The head of the World Jewish Congress Monday pressed the German government to publish an inventory of a recently discovered vast trove of art looted by the Nazis.
Ronald S. Lauder told Die Welt daily that time was of the essence with possible heirs now elderly and that "injustice" would continue as long as clarity was lacking.
"The German government must show these pictures," he told the newspaper, calling for the immediate compilation of an inventory to be published on the Internet.
"Valuable time has been wasted. Neither the possible claimants nor possible witnesses in the return process are getting younger," Lauder said, adding his voice to calls for a complete list to be published.
"Injustice will not be removed but continued so long as there is no clarity created about the owners."
And he warned that if nothing happened "we will raise the pressure".
Despite mounting calls, German prosecutors have refused to publish a full inventory of the works, citing a need for more time to fully catalogue them and for discretion in their probe.
The more than 1,400 artworks found last year stashed in the Munich flat of Cornelius Gurlitt include masterpieces by Picasso, Matisse and Renoir along with previously unknown works by modernist painters Marc Chagall and Otto Dix.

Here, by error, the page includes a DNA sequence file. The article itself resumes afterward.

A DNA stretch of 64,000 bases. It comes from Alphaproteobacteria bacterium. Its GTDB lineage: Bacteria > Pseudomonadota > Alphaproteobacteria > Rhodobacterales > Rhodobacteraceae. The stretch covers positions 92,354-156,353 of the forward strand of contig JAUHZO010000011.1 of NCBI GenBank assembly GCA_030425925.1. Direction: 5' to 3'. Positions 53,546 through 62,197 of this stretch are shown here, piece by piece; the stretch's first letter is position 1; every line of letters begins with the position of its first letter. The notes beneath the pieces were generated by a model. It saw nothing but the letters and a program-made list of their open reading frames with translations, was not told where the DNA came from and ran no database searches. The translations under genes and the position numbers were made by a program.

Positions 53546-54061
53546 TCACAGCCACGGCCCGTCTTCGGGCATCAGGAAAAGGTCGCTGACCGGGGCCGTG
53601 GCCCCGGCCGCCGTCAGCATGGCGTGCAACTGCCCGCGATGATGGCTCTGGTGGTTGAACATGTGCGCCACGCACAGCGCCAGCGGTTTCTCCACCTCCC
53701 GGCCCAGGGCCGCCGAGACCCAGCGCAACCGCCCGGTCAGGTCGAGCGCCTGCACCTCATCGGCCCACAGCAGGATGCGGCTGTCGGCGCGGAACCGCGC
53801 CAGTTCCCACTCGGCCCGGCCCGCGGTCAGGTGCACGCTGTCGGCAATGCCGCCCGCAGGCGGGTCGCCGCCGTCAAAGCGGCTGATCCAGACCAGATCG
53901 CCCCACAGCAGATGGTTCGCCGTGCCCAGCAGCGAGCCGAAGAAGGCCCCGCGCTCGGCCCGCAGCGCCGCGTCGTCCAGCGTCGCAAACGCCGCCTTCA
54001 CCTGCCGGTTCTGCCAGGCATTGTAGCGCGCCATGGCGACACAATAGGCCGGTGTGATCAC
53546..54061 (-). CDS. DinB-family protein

The case only came to light last week in a magazine report.
Gurlitt is the son of Hildebrand Gurlitt, a powerful Nazi-era art dealer and collector who acquired the paintings in the 1930s and 1940s.
Hildebrand Gurlitt had been tasked by the Nazis with selling works looted from Jewish collectors or seized as part of a crackdown on avant-garde, or what the Nazis termed "degenerate art" in exchange for hard currency.
Chancellor Angela Merkel's spokesman Steffen Seibert has called for openness in the case, while stressing that the prosecutors were responsible for the probe.